Your first chord will be a C chord, because C is the first scale degree. Now, since this is a C chord, it will be
based on the C major diatonic scale. Take scale degrees 1 3 5 as shown below:
Note
:
Degree :

C D E F GAB C
1 2 345 6 7 1
*... *... *

This gives you notes C, E, and G. Since all 3 of those notes are in the key of C, you do not have to modify them
to fit, and you have a major triad (1 3 5). So your first chord is C major.
The second chord will be a D chord, because D is the 2nd scale degree. It's based on the D scale, which is D E
F# G A B C# D. Now, take 1 3 5 of this scale:
Note
:
Degree :

D E F# G A B C# D
1 2 3 4 5 6 7 1
*... *.... *

This gives notes D F# A. This presents a problem - F# is not in the key of C! In order to keep this chord in key,
we have to flat the F# (lower it by 1/2 step) down to F natural. This gives D F A, which is scale degrees 1 b3 5
of the D major scale. 1 b3 5 is the formula for a minor triad. Therefore, your second chord is D minor.
The seventh chord will be a B chord, because B is the 7th scale degree. It's based on the B scale, which is B C#
D# E F# G# A# B. Now, take 1 3 5 of this scale:
Note
:
Degree :

B C# D# E F# G# A# B
1 2 3 4 5 6 7 1
*.... *.... *

This gives notes B D# F#. D# (3) and F# (5) are not in the key of C, and must be flatted to D (b3) and F (b5),
respectively. This gives us scale degrees 1 b3 b5, which is the formula for a diminished triad. Based on these
examples, you can figure out the rest of the chords. However, they always follow a pattern:
I - major
ii - minor
iii - minor
IV - major
V - major
vi - minor
viio diminished
By applying this pattern, you can quickly figure out that the chords in the key of C are:
Cmaj
Dmin
Emin
Fmaj
Gmaj
Amin
Bdim

All the notes contained in the above chords will be in the key of C. This pattern works for any of the keys in the
Circle of 5ths. It does not, however, cover any scales that are not the major scale (such as the harmonic minor
scale, for example. That has its own pattern of chords).
This lesson will teach you how to use simple knowledge of a minor scale to get 7 chords from it. And all it will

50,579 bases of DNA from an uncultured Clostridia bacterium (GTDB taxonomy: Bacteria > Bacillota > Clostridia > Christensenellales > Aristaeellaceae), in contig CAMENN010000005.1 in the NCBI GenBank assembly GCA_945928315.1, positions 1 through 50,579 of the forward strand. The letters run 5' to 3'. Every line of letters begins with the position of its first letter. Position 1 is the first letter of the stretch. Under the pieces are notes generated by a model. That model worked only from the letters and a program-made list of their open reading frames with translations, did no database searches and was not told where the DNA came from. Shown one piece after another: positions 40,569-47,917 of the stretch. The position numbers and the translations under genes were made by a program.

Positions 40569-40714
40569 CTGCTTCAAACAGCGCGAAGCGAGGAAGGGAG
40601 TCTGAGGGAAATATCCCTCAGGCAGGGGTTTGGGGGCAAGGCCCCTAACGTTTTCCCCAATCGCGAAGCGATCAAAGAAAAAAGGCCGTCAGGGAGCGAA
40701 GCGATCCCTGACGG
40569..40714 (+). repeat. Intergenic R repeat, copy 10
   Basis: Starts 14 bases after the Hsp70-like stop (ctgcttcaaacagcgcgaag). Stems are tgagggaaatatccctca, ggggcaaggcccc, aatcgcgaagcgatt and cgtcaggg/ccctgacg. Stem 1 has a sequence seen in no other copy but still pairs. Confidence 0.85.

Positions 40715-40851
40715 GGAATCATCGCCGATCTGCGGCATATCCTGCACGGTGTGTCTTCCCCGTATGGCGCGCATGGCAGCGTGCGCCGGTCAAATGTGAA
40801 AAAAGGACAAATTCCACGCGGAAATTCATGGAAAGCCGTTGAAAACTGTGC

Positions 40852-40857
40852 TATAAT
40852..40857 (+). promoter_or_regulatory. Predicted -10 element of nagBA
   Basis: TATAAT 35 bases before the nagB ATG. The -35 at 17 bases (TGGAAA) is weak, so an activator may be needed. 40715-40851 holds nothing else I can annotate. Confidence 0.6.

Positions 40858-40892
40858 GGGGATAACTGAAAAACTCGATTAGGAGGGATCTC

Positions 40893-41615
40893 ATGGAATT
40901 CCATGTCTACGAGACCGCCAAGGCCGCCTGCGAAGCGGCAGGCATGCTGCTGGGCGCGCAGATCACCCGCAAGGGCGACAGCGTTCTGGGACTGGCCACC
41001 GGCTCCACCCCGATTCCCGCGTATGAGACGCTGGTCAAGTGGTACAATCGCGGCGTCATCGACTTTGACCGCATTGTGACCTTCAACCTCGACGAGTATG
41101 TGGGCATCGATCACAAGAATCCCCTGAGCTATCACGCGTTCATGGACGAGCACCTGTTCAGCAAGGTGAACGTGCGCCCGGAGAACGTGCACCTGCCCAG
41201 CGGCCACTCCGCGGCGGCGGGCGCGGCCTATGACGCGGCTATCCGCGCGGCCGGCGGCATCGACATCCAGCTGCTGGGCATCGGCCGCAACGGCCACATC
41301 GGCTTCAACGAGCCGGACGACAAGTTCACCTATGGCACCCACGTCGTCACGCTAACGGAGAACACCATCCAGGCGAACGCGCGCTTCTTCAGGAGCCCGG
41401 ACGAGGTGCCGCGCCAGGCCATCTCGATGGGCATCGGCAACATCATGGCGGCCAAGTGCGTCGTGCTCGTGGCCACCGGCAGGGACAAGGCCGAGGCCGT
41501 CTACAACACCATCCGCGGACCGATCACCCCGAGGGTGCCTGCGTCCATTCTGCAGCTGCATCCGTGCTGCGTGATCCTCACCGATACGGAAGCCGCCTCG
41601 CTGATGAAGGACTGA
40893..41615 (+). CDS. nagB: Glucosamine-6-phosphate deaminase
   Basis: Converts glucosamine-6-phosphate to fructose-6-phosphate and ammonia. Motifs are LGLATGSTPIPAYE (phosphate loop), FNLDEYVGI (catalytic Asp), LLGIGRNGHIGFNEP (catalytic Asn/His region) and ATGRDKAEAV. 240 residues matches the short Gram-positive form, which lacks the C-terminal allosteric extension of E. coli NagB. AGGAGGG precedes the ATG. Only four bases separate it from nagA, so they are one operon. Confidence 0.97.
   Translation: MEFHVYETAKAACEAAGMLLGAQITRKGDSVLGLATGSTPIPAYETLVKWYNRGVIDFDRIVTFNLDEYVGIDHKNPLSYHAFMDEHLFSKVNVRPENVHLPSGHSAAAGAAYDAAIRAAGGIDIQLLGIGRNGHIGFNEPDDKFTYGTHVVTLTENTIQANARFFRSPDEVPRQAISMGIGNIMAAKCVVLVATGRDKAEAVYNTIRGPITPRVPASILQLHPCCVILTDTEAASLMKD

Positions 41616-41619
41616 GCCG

take is a little memory. Lets take a scenario to get started. To begin we'll take the example and use the D minor
Scale which is: D, E, F, G, A, Bb, C, and the octave D. And we're going to be referring to the 'b' as a flat. If we
add the roman numerals to the notes it would be:
D
E
F
G
A
Bb
C

=I
= II
= III
= IV
=V
= VI
= VII

Now using that ^ up there, this is all that you need to remember to get 7 of the chords from the key of D minor:
i
iio
III
iv
v
VI
VII

= minor
= Diminished
= Major
= minor
= minor
= Major
= Major

This would mean that the chords in D minor key are: D minor, E Diminished, F Major, G minor, A minor, Bb
Major and C Major.
If you remember: "minor, Diminished, Major, minor, minor, Major, Major." In that same order you would have
the chords in D Minor, or whatever minor key you want.
For the key of E minor, the E minor scale, which happens to be: E, F#, G, A, B, C, D, and E the octave. You also
know that "minor, Diminished, Major, minor, minor, Major, Major." should give you the chord: E minor, F#
Diminished, G Major, A minor, B minor, C Major, and D Major.
Extended chords
Okay, so you've got the basic triads down? Great! Now on to extended chords. First, you must learn the
formulas for the 4 types of 7th chords.
Major 7th
Minor 7th
Dominant 7th
Minor/Major 7th

:1357
: 1 b3 5 b7
: 1 3 5 b7
: 1 b3 5 7

- Abbreviation: maj7
- Abbreviation: min7
- Abbreviation: 7, dom7
- Abbreviation: min/maj7

Now, let's return to our first chord. We know it's a major chord from Part 1. We can now figure out what type of
7th chord it is using the same method.
Note
: C D E F GAB C
Degree : 1 2 3 4 5 6 7 1
*... *... *... *
Your notes are C E G B, all in the key of C. No changes are needed to the notes, and so this is a maj7 chord. Our